By MICHAEL GINGOLD
Starring Lora Burke, Jack Foley and Elitsa Bako
Written and directed by Justin McConnell
The lead character in LIFECHANGER is actually several lead characters, and it’s one of the movie’s strengths that writer/director Justin McConnell is able to unify them so that they collectively feel like one not-quite-human being to carry the story. Another is that McConnell takes a thoughtful approach to the material that still allows for a number of scary and gruesome highlights.
LIFECHANGER, a world premiere at Montreal’s Fantasia International Film Festival, opens with a woman named Emily (Elitsa Bako) lying in bed next to a dead body. After cutting it up and disposing of the parts, she returns home, while we hear an internal monologue that (rather ambiguously) begins to explain her situation. Only thing is, the voice is male (in fact, that of horror regular Bill Oberst Jr.), cluing us in that Emily isn’t really Emily anymore. That’s confirmed when she is greeted by her boyfriend James (Adam Buller), who’s concerned that he hasn’t seen her for days, and she greets him back in a far less than loving manner.
From there, the entity, which calls itself Drew, jumps into a detective (Steve Kasan), with more identities to come. The body-hopping isn’t a matter of choice as much as necessity, since Drew’s hosts start to putrefy before too long, and he has to find a new one before the rot becomes impossible to conceal. He has another goal as well: to connect with a woman named Julia (Lora Burke), who hangs out in a local bar. And so, she finds herself approached and befriended by a succession of strangers, though Julia doesn’t get to know them for very long.
The focus on the body-switcher rather than the people opposing it or trying to track it down sets LIFECHANGER apart from similarly themed thrillers like THE HIDDEN. Just as crucial a difference is Drew’s motivation, as he is driven not by violent urges but a yearning for intimacy, to give his life some meaning and perhaps even redemption. His various incarnations leave a series of corpses behind, and yet McConnell and his cast don’t treat Drew like a villain. LIFECHANGER may be a modern body-horror opus, with effectively grisly makeup effects by David Scott and his Form & Dynamics company, but it’s also in the classic tradition of the Universal characters who were made monsters by their circumstances.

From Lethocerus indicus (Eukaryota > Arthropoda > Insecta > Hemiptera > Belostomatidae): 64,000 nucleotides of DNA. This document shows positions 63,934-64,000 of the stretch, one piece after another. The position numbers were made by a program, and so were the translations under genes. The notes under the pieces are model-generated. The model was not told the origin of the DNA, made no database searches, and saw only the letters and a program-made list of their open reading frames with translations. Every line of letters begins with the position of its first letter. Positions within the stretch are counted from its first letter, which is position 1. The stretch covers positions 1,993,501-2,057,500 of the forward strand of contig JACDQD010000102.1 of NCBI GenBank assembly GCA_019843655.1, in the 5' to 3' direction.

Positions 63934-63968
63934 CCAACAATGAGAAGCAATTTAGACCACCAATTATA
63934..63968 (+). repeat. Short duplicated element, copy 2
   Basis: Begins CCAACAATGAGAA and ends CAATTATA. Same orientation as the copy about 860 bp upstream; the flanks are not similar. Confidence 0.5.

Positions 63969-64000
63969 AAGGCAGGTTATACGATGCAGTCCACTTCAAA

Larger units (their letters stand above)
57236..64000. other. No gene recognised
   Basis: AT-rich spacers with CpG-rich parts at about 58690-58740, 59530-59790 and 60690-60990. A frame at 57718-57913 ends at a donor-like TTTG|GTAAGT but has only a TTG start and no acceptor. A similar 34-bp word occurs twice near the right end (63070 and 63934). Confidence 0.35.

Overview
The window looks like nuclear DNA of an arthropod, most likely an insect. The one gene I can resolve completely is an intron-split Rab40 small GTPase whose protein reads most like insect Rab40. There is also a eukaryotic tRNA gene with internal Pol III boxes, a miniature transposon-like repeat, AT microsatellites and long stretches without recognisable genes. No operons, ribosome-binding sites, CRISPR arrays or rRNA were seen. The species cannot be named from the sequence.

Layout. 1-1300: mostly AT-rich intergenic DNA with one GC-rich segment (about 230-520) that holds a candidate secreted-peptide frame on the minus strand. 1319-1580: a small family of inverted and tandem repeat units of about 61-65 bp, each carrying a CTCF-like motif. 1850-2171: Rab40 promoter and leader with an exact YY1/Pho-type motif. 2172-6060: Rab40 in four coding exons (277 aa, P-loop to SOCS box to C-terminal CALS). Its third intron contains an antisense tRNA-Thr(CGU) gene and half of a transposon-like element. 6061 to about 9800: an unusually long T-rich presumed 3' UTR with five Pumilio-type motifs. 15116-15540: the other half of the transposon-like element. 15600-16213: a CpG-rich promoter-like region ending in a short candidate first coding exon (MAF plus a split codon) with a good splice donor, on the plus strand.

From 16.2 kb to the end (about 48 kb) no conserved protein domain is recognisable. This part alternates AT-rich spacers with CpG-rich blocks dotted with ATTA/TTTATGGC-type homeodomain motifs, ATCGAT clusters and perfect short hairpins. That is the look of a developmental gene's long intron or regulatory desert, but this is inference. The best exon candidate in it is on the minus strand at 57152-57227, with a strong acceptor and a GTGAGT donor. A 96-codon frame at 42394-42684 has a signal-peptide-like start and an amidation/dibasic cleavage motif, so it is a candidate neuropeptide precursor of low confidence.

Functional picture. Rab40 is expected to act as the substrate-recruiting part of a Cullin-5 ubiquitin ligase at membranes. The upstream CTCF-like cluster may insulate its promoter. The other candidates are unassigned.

McConnell has successfully wrangled a diverse and persuasive cast to create a uniform sense of Drew’s character, tied together by Oberst’s soulful narration. The writer/director also employs just the right amount of ambiguity to keep us intrigued, holding off for a while on details of Drew’s history and waiting to show us the actual process of transformation until just the right point in the story. As the de facto lead, Burke is consistently convincing as Julia deals with situations she sometimes thinks are odd, but doesn’t know are supernatural.
Although McConnell largely commits to a grim and pensive tone, he laces LIFECHANGER with just the right amount of wicked humor—particularly when Drew takes over a dentist and goes in to see a little patient, building to a perfect punchline. There are elements of irony, too, like the setting of these events at Christmastime—a festive season yet one at which many people are at their loneliest, and which is also, of course, a holiday celebrating a birth. The fact that Drew is “born” into a new body repeatedly throughout LIFECHANGER, and can never claim a permanent identity for himself, is the tragedy that underlines and deepens the movie’s more visceral horrors.
See an interview with McConnell about LIFECHANGER here.